Napier was destroyed by an earthquake in 1931.
The collapse of buildings and the fires that followed killed 256 people. The centre of the town was completely destroyed by the earthquake.
Walking around Napier today, there are lots of information points that show photographs of what the fledgling city looked like before 1931.
Within two years of the earthquakex Napier had been rebuilt in the Art Deco style popular at that time.
Not only did the disaster result in the complete transformation of th buildings, but it also changed the land. Around 4000 hectares of today’s Napier had been under the sea before the earthquake raised it.
A few Art Deco buildings were replaced with contemporary structures during the 1960s -1970s but most of the centre remained intact for long enough to become recognised as architecturally important, as well as being very beautiful.
Since the 1990s it has been protected and restored. Napier and the area of South Beach, Miami, Florida, are considered to be the two best-preserved Art Deco towns in the world.
It is a beautiful town and the i-site (tourist information office) on Marine Parade is an excellent resource for anyone wishing to explore.
On arrival, we found around ten representatives from different tour companies setting out their offers. Wine tours, town tours, by motor trike, by classic car, take tour choice.
We were taking the more leisurely option and popped in to buy a walking guide for 10 NZD. If you want this in paper it’s 10 NZD, if you want the app for that it’s 6 NZD.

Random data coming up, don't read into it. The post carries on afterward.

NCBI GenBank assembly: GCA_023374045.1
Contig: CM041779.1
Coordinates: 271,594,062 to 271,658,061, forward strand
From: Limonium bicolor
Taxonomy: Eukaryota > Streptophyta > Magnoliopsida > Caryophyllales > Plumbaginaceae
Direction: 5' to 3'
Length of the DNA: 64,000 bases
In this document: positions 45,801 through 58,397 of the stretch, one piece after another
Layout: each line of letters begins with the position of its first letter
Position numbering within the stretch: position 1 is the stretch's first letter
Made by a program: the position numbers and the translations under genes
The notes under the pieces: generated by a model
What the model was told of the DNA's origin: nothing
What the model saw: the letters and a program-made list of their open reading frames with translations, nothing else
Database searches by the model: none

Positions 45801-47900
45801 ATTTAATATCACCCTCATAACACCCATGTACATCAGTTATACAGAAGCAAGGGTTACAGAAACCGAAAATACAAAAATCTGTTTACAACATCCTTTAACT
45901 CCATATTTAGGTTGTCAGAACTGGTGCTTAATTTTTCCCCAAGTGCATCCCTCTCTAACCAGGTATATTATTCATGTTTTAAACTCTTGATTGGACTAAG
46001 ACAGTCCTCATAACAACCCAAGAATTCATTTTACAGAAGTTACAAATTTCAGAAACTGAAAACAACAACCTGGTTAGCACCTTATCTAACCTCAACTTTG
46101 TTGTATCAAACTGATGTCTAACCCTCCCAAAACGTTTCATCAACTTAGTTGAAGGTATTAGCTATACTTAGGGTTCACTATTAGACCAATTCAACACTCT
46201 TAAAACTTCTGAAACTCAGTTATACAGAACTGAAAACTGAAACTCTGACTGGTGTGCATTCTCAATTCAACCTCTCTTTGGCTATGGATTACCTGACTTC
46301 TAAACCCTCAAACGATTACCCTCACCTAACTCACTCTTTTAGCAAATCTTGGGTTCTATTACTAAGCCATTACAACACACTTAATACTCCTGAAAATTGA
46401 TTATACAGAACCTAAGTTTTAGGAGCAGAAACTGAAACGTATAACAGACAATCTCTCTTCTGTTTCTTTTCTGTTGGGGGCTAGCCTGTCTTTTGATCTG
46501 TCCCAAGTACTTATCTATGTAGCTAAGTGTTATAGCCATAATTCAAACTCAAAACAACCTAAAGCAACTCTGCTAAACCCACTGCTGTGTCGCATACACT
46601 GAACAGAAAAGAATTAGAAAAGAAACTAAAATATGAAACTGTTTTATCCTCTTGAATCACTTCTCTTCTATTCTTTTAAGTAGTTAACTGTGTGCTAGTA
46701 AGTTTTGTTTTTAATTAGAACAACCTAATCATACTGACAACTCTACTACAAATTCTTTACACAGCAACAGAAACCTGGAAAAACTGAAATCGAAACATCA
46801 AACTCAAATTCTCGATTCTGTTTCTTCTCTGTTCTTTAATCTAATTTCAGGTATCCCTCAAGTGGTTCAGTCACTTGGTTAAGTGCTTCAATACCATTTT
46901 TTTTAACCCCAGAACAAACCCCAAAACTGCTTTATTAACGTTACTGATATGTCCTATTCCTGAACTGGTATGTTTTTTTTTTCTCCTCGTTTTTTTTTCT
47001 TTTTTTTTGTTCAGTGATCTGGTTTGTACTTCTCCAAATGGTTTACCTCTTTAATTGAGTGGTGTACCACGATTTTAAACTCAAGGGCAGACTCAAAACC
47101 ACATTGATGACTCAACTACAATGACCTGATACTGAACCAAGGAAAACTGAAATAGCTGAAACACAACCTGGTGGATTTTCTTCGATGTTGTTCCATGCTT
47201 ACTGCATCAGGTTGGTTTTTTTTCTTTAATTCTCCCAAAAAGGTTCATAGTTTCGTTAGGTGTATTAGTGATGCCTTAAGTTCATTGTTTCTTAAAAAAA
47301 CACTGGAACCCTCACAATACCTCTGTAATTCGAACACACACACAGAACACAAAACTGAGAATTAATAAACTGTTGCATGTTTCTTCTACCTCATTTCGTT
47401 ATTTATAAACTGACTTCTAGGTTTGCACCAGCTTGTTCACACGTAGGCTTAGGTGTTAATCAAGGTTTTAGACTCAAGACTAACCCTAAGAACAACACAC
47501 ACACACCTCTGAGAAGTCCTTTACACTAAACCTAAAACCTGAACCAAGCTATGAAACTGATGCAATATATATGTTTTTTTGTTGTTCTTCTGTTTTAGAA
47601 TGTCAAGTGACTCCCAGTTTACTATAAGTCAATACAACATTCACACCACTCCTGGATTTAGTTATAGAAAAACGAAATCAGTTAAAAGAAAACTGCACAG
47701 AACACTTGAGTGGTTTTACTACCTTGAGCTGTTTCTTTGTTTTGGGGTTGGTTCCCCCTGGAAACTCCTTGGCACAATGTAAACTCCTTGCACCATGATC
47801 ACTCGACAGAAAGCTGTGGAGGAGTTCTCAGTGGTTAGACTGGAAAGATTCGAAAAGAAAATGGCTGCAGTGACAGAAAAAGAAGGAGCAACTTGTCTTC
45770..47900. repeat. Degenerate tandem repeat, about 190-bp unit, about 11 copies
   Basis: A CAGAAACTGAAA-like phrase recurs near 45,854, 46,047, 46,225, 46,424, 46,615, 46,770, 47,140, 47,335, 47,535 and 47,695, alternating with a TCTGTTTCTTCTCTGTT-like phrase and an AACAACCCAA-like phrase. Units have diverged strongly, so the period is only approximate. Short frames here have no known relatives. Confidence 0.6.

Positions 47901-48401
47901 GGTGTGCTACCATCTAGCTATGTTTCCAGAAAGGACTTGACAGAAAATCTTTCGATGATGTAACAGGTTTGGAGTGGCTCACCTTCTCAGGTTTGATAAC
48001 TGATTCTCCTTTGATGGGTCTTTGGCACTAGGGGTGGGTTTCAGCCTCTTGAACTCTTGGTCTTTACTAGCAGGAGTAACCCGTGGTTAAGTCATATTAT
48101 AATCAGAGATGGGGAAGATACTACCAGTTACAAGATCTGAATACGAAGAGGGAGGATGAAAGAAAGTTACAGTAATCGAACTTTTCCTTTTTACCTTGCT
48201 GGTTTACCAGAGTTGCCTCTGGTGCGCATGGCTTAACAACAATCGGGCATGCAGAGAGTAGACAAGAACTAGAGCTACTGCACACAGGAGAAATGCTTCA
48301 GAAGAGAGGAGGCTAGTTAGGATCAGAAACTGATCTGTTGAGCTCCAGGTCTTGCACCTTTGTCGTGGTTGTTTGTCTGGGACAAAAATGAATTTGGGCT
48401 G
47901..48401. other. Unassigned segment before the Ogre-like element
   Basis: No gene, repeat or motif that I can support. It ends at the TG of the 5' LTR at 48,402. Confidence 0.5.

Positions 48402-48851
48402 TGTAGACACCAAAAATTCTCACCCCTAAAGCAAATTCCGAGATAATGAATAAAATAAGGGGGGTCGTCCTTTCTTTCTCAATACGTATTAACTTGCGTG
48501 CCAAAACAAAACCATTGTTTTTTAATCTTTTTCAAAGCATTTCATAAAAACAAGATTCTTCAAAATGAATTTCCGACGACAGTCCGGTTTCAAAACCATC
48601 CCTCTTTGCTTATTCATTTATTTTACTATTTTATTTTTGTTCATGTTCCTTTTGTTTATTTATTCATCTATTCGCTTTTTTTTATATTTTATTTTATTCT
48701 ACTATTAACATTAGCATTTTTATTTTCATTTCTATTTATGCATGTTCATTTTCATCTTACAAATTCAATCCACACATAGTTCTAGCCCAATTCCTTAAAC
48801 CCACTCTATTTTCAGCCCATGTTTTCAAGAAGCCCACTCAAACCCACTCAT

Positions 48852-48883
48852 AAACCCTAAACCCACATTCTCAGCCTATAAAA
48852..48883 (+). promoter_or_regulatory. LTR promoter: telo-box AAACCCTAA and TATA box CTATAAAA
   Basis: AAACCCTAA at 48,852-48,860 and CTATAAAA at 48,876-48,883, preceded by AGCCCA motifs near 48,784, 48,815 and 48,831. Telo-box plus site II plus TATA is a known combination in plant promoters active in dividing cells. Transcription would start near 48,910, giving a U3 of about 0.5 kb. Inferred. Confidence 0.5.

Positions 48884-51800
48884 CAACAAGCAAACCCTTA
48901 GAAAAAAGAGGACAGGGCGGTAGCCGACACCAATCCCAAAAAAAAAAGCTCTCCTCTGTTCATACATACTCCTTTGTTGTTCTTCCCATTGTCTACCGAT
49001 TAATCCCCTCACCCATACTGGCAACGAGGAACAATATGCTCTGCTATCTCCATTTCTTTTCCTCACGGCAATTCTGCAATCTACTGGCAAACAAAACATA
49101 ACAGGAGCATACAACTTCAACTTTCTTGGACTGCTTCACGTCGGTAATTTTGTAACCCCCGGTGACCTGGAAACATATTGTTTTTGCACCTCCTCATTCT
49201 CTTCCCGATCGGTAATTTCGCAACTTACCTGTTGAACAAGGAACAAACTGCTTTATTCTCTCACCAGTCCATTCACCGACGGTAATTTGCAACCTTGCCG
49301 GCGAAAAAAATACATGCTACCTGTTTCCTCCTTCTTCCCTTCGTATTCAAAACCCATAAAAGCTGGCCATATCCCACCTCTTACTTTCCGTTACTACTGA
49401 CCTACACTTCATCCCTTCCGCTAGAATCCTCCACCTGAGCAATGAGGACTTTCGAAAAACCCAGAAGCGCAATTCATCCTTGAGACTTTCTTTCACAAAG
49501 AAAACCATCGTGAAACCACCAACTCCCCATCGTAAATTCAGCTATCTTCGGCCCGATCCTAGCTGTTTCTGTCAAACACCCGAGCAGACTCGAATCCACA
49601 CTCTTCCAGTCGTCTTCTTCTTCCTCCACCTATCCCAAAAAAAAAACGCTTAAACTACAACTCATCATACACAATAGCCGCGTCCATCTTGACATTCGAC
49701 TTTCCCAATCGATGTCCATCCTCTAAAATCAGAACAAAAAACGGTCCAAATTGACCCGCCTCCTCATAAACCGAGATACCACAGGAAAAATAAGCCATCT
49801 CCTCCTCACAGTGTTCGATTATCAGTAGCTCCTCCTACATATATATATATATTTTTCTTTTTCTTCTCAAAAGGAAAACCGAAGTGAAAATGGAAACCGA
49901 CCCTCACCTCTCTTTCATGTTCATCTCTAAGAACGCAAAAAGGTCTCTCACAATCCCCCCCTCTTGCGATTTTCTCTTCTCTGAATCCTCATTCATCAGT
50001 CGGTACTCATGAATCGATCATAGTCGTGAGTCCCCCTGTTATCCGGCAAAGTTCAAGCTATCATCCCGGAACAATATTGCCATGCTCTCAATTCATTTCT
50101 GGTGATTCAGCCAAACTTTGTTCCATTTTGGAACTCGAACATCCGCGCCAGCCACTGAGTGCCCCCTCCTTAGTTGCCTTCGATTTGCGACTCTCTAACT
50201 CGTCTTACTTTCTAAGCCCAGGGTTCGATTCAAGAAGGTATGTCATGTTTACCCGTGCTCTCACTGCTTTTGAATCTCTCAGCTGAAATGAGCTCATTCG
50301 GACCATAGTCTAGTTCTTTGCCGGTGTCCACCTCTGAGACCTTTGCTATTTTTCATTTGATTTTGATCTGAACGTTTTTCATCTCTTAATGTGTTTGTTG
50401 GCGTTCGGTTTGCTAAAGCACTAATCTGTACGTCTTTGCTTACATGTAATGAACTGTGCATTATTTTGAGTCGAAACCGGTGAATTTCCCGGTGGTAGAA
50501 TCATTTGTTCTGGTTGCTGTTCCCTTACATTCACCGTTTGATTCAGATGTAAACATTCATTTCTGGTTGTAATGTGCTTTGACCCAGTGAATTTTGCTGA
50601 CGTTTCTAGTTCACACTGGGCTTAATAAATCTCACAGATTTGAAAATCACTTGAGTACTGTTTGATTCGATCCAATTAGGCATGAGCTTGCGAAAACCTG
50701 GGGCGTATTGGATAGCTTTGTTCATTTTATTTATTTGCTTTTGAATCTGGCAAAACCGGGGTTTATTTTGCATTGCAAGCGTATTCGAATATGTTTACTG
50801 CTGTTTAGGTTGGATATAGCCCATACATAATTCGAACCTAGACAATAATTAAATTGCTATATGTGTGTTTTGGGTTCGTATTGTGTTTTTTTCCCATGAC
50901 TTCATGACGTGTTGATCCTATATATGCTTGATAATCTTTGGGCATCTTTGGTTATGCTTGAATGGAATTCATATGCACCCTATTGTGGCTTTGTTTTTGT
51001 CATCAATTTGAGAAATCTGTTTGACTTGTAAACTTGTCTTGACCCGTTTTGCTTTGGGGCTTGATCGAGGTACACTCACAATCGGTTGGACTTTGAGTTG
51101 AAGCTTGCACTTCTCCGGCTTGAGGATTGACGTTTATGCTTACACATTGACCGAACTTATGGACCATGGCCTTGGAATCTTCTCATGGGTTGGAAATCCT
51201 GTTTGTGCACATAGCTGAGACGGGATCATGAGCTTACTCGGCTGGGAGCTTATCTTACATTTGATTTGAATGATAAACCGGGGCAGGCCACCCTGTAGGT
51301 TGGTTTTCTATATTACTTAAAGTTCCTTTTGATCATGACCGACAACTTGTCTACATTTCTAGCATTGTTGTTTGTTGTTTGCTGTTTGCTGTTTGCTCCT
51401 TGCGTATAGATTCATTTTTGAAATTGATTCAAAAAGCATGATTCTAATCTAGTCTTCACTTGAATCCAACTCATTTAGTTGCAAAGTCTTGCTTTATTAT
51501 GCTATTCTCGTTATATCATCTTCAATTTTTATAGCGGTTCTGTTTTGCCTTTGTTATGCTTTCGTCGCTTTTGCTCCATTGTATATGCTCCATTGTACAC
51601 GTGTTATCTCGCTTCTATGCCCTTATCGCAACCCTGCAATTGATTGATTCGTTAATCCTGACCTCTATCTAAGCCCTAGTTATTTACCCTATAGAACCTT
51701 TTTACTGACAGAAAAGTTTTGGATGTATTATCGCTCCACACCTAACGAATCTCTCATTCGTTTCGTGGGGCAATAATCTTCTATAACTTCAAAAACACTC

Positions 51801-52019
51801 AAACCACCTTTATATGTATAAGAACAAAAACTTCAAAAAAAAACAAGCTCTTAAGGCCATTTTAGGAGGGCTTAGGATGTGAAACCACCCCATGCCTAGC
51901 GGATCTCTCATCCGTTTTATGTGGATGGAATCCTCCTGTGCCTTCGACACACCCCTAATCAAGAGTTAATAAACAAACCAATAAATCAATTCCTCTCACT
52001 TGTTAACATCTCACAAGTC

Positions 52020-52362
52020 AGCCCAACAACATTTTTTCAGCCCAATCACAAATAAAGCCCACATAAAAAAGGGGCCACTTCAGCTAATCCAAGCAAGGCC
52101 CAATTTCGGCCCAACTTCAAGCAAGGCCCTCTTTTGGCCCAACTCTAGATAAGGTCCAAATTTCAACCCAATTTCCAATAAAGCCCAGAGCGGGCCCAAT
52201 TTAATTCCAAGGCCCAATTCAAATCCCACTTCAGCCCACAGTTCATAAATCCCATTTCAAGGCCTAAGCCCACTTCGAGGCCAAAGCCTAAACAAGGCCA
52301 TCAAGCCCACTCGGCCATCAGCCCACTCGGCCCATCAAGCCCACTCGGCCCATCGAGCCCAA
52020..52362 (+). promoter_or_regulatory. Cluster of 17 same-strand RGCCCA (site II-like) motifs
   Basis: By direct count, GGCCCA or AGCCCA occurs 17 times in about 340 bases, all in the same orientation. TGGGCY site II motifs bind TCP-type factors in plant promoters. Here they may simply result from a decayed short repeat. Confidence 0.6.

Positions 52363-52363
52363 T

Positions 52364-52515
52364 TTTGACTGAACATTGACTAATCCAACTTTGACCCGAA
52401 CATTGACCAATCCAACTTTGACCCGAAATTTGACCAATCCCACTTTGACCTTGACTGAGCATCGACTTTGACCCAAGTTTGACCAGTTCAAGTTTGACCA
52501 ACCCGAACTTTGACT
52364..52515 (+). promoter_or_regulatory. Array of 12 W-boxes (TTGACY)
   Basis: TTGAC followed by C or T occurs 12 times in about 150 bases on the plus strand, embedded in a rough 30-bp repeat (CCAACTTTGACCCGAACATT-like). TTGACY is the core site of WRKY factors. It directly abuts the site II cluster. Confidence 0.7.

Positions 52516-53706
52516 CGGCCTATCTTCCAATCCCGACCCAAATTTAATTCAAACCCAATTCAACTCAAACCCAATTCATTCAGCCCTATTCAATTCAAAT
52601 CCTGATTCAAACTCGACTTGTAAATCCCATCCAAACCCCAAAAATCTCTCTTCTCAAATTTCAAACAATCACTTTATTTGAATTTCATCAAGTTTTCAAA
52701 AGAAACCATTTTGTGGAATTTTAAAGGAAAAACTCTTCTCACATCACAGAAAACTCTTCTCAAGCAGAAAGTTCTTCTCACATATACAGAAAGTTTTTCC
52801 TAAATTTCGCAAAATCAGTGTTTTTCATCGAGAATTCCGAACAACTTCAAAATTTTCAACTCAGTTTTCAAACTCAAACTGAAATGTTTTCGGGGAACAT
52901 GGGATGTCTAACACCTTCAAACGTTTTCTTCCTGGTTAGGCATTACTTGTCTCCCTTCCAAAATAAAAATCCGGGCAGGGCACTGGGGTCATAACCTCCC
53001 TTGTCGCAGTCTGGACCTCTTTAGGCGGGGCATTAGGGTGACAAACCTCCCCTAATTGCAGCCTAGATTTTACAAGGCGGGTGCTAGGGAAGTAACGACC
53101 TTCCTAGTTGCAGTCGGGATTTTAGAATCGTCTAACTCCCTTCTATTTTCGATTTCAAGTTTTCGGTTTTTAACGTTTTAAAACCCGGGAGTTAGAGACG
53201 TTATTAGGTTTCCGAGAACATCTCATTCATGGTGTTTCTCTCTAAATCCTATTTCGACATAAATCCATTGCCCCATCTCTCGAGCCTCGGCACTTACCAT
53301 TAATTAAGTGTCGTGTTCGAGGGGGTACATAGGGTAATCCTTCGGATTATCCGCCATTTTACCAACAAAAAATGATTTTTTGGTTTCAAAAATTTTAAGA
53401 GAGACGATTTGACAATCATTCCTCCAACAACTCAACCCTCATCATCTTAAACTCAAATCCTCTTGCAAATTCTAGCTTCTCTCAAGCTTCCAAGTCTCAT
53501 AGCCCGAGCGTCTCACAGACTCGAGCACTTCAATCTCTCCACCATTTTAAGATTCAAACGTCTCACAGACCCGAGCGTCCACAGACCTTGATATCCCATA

There is a lot to see and it is also a very green town. The jacaranda were blooming on virtually every corner.
And, while Napier is all about the Art Deco, there is room for street art murals, tucked down side alleys and painted on the walls of car parks too.
It’s a feast for the eyes walking around the town, but what about the food?
We had lunch at Mr D Dining.
For eight of us, with various food intolerances and preferences, there was something for everyone and the service was great.
To a certain extent this was unsurprising, since we spotted the certificate noting the restaurants commendation as “Outstanding Front of House Team of Year Finalist”.
The waiter was all set to defend plates from marauding tasting forks: “I can move her for you, if she tries to steal your food again.”
The pasta was made fresh at the kitchen counter behind us – I love being able to watch food being prepared, though I ignored this particular freshness and went with the chaat bombs as an appetizer followed by the Balinese dahl soup.
Both were excellent.
From here, we continued our Art Deco Exploration and while having a chat in the Municipal Theatre’s foyer, a member of staff gave us a quick tour of the theatre, pointing out the fixtures including an engraving of Isadora Duncan who danced at the theatre.
The original glass Art Deco style lights have been replaced with perspex and the originals are kept safely beneath the stage. The carpet in the original entry hall is the same style as the first carpet which, though made of New Zealand wool, had to be woven in Australia as there wasn’t a loom big enough for it.
The theatre was also damaged in the 1931 earthquake and the opportunity was taken to redesign it for improved comfort. The seats were widened and there is greater legroom than was originally provided for patrons.
This visit and the accompanying stories were an unexpected bonus as we wandered around Napier.
And for dinner… The Thirsty Whale at Ahuriri where apparently the house band were not popular.
If the freshly battered caught that day fish isn’t to your taste, I can assure you that the bangers and mash at Speight’s Ale House along the road are good.